The bottom line: Power lines and electricity in general is very dangerous and because you can’t see it, it’s easy to accidentally touch something that is live and get shocked. If you are ever in a situation where there are downed power lines don’t touch them, call 911, and if you’re in a vehicle stay inside until you get the all-clear. This situation could have gone from equipment damage to someone being severely injured or killed very easily, but the way that the farmer and emergency services responded to the situation prevented a bad situation from getting much worse.

Here is the original story from AgDaily:

Image result for danger electrical hazard

Case study: Anhydrous spill in Northern Illinois

A large-scale anhydrous leak happened in Illinois a few days ago, so I thought I’d use it as a case study. The information available in the original article is pretty limited, but even so I can see a few areas where prevention and response strategies could have been improved, as well as a few areas where people were taking precautions and responding appropriately.

Here is a quick summary of what happened:

-A farmer was pulling anhydrous with a tractor around 4:30 AM. As he drove down the road, a hose sprang a leak

-When firefighters responded, they thought it was just a car fire and weren’t wearing protective equipment or take precautions against chemical exposure initially

-as this was happening, people were driving through the gas and were having difficulty breathing. One driver even went off the road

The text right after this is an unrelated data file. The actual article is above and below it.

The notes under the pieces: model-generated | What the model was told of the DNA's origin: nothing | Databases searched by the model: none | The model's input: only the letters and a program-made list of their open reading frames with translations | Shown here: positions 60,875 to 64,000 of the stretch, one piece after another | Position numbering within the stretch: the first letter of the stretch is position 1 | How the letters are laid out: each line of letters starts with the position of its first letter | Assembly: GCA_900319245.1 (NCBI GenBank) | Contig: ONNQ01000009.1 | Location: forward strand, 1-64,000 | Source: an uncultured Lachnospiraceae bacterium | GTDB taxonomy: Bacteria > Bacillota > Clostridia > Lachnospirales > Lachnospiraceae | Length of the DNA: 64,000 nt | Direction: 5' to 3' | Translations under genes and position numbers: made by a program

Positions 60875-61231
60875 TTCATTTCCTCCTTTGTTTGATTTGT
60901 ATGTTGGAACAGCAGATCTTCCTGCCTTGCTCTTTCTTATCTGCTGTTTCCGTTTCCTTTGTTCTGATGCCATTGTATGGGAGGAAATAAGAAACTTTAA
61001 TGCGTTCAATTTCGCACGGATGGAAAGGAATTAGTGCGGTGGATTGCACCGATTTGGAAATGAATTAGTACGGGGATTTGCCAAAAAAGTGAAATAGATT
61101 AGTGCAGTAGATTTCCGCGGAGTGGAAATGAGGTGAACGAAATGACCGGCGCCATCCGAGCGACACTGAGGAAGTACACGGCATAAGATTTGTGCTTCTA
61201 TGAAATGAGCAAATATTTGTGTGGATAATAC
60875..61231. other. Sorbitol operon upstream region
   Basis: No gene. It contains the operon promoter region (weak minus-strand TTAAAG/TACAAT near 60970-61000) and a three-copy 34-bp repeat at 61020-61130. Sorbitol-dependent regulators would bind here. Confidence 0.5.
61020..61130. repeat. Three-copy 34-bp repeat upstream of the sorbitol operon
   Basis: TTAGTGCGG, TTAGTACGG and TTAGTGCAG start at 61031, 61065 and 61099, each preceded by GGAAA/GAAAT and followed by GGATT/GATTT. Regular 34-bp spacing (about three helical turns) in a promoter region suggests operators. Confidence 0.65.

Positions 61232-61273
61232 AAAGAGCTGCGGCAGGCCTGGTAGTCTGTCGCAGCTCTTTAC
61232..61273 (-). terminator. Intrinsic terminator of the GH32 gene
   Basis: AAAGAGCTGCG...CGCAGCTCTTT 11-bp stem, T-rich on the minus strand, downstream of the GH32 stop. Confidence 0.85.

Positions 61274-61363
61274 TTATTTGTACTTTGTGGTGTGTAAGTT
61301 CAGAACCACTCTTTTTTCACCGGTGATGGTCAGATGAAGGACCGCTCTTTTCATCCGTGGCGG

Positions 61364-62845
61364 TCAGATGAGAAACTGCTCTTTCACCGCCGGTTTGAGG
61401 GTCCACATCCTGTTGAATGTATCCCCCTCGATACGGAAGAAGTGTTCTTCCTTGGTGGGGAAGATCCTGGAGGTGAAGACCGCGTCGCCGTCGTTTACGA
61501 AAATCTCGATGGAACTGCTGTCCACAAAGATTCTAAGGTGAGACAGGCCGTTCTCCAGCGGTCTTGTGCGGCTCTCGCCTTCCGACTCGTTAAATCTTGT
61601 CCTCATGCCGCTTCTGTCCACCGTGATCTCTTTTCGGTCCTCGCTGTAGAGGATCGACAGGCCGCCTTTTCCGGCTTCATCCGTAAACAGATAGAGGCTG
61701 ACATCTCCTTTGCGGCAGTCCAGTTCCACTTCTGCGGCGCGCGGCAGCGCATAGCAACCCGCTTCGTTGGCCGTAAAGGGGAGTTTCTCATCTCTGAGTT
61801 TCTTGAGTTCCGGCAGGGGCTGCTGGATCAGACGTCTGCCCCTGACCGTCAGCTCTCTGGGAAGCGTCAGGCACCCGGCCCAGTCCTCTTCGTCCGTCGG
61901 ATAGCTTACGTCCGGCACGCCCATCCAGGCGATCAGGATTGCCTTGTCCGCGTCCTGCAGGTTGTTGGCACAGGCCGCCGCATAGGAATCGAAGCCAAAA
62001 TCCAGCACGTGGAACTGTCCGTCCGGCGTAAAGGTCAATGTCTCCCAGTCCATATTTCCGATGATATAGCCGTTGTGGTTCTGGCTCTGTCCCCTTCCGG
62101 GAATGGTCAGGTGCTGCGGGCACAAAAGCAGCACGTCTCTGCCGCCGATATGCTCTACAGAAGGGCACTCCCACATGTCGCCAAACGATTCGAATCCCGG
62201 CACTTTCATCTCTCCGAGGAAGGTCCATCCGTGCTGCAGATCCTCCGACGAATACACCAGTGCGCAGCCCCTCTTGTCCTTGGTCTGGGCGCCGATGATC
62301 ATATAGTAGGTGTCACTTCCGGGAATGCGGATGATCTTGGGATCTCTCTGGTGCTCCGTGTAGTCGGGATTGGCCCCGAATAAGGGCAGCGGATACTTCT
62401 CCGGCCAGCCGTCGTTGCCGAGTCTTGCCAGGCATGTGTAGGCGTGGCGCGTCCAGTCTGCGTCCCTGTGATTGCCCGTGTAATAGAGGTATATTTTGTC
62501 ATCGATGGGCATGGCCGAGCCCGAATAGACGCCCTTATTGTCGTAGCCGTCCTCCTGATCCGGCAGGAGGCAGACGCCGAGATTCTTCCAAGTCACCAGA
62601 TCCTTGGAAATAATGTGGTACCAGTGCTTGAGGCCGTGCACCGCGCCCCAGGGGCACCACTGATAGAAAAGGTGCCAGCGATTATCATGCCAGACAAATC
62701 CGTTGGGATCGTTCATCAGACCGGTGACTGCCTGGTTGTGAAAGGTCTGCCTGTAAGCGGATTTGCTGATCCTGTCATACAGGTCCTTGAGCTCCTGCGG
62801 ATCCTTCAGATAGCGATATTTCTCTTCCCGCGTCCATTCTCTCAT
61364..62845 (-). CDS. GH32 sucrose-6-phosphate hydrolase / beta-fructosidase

-the area was heavily populated so people in their homes were also exposed

-In total over 40 people were taken to the hospital by ambulance, and many more drove themselves in.

Some things that went right:

-The driver of the tractor didn’t try to deal with the leak himself, and got out before he was seriously exposed.

-The driver of the tractor was moving anhydrous very early in the morning. Moving equipment, especially something as dangerous as anhydrous, during off-peak hours helps reduce the risk of crashes and the risk of people being exposed to the anhydrous in the event of a leak. This is especially important for heavily populated areas like where this leak happened.

-Someone called the fire department right away. No one tried to stop the leak on their own.

-Once the fire department figured out what was going on, they shut down roads, ordered residents within a 1 mile radius to stay indoors, performed evacuations, and performed wellness checks. In other words, once they figured out what they were dealing with, they took proper precautions to minimize people being exposed.